Our society regulates many activities. If you want to drive, you need a license. If you want to practice a profession, there are laws to follow. In this environment, it was only a matter of time before fashion blogs came to the attention of our government.
Congress is currently considering legislation to regulate fashion blogs. A new law proposed by Utah Senator Orrin Hatch would bring fashion blogs under governmental control. Speaking at a press conference Wednesday, Hatch announced that "fashion-blogging has grown like a virus and implicates public policy." Senator Hatch opined that fashion blogs affect the beauty, health and welfare of our country: "My daughter tells me many women read these things and try new clothes based on what they show. That alone warrants our intervention."
Senate Bill 344:2 creates a new federal bureaucracy called the FBA (Fashion Blog Administration) and places blogs under its exclusive jurisdiction. The FBA will issue guidelines on appropriate content for blogs; for example, it will annually determine which color is "the new black." It will also require shoe-manufacturers to expressly label the height of their heels. "We've been getting a lot of complaints about these so-called 'platform heels' which make shoes appear to have a higher heel than they really do," Hatch noted. "Consumers are entitled to full disclosure of heel-heights."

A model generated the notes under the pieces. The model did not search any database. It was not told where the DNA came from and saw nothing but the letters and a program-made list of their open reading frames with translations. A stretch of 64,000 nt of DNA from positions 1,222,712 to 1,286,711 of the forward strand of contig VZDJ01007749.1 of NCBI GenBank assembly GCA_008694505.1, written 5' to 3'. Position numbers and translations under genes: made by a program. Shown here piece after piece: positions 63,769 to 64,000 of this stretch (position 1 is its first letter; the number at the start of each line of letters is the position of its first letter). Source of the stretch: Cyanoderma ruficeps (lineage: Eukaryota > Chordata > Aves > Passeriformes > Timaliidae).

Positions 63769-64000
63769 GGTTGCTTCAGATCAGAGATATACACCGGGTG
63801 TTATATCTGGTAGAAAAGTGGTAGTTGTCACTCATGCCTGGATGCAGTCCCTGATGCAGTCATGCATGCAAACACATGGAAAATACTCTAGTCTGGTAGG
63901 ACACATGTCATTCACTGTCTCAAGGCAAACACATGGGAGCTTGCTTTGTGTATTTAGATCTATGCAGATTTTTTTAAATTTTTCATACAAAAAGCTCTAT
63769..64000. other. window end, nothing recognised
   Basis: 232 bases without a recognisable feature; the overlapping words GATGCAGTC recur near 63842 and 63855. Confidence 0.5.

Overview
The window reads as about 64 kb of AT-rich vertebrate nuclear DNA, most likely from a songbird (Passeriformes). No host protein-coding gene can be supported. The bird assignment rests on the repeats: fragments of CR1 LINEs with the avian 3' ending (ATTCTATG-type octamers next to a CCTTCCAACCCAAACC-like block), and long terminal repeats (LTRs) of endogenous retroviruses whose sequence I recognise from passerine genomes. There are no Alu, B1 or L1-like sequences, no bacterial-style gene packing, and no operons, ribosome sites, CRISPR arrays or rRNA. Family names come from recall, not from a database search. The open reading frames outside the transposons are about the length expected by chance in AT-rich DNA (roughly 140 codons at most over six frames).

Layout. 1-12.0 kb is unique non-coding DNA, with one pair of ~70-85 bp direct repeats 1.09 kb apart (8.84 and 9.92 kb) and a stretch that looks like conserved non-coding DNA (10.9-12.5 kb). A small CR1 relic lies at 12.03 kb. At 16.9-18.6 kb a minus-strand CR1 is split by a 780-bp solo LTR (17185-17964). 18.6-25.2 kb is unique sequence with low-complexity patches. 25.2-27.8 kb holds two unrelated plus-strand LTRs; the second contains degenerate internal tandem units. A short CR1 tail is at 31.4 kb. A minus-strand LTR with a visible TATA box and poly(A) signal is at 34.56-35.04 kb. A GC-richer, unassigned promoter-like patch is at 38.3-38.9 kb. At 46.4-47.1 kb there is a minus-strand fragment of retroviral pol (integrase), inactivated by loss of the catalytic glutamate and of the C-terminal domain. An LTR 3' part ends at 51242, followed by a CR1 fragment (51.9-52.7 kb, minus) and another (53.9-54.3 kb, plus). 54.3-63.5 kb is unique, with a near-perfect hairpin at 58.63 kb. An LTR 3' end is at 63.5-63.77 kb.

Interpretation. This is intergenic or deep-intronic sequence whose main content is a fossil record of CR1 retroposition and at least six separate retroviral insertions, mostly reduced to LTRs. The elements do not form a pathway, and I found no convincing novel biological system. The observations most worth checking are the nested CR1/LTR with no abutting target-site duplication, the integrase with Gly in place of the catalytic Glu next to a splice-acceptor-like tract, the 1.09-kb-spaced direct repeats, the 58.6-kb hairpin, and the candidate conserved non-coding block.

FBA Chairperson-nominee, Edith Bunker of Queens, said she plans to ban the mixing of plaids and "this crazy new idea of wearing socks with heels." "It's just wrong," she declared, adding that most Americans welcome guidance on wardrobe issues. "If you look at all the teenagers wearing pajama-bottoms to school and the mall, you know we have a problem," Bunker stated. "And don't get me started on those Uggs," she added.
Generating significant controversy is the new law's proposal to mandate licensing for bloggers. Anyone between 18 and 40 years old will be required to obtain a government blogging license and display their license number prominently on their blog. Bloggers over 40 years old are exempt from the requirement since, as Senator Hatch explains, "nobody reads their blogs anyway."
Also guaranteed to stir controversy is a plan to tax the number of followers a blog has. An initial annual tax rate of $2.05 per follower will be imposed on the blog-owner if the measure passes. "We need to control blogs from getting too big for, as we learned in the banking industry, 'too big to fail' is a major problem. Blogs with hundreds of followers pose risk to society due to their outsized influence. Or should I say, 'plus-sized' influence," Hatch joked.
Reporters at the press conference observed the new law uses female pronouns exclusively and questioned Senator Hatch on this. The Senator stated that his staff surveyed existing fashion blogs and found no men using them. "Actually, if you think about it," he said, "a man having a fashion blog is just weird. We see no need to extend the law to men."
Opposition to the new law was announced Thursday: a group called the AFBU (American Fashion Blogs Union) vows a court challenge to what it labels an unconstitutional restriction on sartorial freedom. AFBU Executive Director Rory Gilmour explained, "fashion blogs are part of the fabric of this country. Women have been talking about clothes since Betsy Ross sewed our first flag (and several cute outfits). The government should keep its nose out of our closets. Besides, we don't dress for men anyway...".
Swift passage of the law is expected next month due to bipartisan support in both the House and Senate.
What do you think? Do you support the new law?